Studies have revealed that the uptake of anthropogenic CO2 by the ocean, and the resulting changes in the chemistry of seawater have adverse effects on many calcifying marine organisms (think anything with a shell). This is because elevated concentration of CO2 in seawater reduces calcium carbonate saturation (the stuff shells are made from), resulting in low calcification rates (i.e. accumulation of calcium salt in body tissues). Studies have shown that many marine invertebrate species such as corals and clams are threatened by ocean acidification, hindering their shell and exoskeleton formation ability and therefore would require a higher energy budget for calcification. Some species such as blue crabs, lobsters and shrimps were found by Justin Ries, a marine scientist at the University of North Carolina, to have grown thicker shells with increasing acidity which could make them more resistant to predators, but this is probably costing them in terms of energy for reproduction and growth. Therefore, the responses to ocean acidification by marine species could either be favourable or unfavourable depending on the physiology and adaptive mechanisms of species.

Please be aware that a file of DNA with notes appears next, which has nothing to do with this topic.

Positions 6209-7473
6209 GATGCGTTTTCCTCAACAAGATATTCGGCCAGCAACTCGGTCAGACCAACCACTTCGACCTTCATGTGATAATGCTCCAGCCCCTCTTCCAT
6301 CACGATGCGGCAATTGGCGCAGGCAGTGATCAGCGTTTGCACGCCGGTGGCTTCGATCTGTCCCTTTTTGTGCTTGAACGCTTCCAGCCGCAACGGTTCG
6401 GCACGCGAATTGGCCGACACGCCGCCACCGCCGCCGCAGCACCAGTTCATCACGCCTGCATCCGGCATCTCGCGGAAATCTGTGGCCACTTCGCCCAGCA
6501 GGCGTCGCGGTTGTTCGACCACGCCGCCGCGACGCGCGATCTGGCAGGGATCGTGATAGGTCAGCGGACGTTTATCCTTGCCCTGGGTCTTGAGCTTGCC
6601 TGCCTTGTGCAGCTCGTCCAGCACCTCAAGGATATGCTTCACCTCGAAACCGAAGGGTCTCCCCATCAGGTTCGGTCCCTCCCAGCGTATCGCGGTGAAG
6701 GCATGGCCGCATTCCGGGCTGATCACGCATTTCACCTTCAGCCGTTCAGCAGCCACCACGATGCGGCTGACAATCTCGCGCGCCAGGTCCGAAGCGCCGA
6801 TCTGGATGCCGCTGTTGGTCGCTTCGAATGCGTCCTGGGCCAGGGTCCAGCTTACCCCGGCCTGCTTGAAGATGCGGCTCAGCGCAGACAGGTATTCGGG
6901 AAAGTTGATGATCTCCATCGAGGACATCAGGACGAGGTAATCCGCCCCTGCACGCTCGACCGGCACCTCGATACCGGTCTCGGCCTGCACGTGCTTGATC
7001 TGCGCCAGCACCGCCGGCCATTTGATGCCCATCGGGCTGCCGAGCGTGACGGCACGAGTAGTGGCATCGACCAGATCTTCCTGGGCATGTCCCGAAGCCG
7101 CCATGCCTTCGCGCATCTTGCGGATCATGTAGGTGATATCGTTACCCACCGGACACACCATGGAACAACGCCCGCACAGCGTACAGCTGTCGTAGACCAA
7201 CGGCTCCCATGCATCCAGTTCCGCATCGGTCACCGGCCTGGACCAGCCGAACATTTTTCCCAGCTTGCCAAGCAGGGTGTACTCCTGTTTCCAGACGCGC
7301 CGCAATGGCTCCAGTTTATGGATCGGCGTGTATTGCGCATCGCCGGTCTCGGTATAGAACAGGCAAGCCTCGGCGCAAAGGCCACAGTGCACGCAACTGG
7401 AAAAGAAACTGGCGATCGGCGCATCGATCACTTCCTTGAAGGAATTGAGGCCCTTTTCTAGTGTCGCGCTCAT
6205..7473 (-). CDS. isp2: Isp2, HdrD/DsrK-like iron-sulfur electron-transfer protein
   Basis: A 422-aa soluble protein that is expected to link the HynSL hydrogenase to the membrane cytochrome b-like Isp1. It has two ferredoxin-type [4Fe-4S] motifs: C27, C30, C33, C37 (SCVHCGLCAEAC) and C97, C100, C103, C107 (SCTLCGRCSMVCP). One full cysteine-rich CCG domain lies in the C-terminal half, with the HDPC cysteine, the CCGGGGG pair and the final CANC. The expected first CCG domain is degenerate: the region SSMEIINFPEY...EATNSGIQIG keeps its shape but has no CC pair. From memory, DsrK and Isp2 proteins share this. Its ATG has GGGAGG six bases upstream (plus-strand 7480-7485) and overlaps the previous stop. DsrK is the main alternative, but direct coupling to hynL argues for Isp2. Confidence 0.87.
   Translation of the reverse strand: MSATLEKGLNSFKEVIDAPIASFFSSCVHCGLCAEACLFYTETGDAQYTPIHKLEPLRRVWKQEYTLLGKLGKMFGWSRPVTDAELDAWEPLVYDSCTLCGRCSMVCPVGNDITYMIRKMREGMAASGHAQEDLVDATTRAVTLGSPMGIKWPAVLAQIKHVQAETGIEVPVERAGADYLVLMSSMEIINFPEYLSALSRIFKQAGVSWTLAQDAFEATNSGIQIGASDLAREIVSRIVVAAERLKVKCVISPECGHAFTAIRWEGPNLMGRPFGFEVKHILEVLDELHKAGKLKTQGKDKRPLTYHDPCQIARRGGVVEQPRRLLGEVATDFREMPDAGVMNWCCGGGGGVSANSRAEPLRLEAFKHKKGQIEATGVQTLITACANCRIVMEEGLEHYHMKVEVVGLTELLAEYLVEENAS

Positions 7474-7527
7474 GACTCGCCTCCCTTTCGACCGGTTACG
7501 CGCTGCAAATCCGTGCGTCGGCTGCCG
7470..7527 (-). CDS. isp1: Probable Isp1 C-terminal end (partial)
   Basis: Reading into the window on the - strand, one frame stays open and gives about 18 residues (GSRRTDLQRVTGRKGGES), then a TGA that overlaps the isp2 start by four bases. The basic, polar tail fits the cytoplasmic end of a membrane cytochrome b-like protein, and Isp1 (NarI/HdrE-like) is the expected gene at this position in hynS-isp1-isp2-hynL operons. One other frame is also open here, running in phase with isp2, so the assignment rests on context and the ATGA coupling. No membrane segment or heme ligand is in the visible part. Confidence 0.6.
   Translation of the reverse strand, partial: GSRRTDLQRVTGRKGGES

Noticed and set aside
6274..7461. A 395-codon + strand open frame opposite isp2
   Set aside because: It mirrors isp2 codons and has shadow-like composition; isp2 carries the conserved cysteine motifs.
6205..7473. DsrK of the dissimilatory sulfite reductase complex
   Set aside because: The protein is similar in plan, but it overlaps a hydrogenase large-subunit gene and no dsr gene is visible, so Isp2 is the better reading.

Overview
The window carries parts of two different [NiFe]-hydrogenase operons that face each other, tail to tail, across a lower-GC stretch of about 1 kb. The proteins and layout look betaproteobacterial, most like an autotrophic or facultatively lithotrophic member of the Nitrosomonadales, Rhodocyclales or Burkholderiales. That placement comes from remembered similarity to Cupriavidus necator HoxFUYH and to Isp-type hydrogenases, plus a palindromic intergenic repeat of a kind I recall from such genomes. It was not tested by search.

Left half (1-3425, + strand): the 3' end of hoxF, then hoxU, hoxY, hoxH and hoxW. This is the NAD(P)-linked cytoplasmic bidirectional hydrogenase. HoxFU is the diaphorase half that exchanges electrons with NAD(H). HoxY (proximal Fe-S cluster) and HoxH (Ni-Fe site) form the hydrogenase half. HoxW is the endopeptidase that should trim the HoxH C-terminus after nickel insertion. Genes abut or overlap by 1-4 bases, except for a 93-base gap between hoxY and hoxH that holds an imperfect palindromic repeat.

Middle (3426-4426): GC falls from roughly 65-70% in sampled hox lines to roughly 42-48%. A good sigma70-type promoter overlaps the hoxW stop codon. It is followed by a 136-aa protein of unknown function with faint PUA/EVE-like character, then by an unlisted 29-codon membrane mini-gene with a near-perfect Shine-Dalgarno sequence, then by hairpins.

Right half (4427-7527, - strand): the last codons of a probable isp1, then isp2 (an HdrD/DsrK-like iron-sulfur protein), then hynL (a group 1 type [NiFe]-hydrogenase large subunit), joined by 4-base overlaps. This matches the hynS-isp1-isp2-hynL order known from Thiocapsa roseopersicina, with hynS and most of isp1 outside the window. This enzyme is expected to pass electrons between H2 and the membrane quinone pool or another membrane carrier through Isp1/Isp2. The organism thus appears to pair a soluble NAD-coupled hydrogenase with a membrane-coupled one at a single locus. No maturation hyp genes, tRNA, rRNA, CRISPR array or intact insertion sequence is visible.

Closer to home researchers at the MACE Lab at UKZN were comparing photographs of abalone from farms 17 years ago and those taken last year. What they noticed was startling: abalone grown on South African farms 17 years ago had much higher numbers of Spirorbid worms (a genus of very small (2 – 5 mm) polychaete worms, usually with a white coiled shell) on their shells.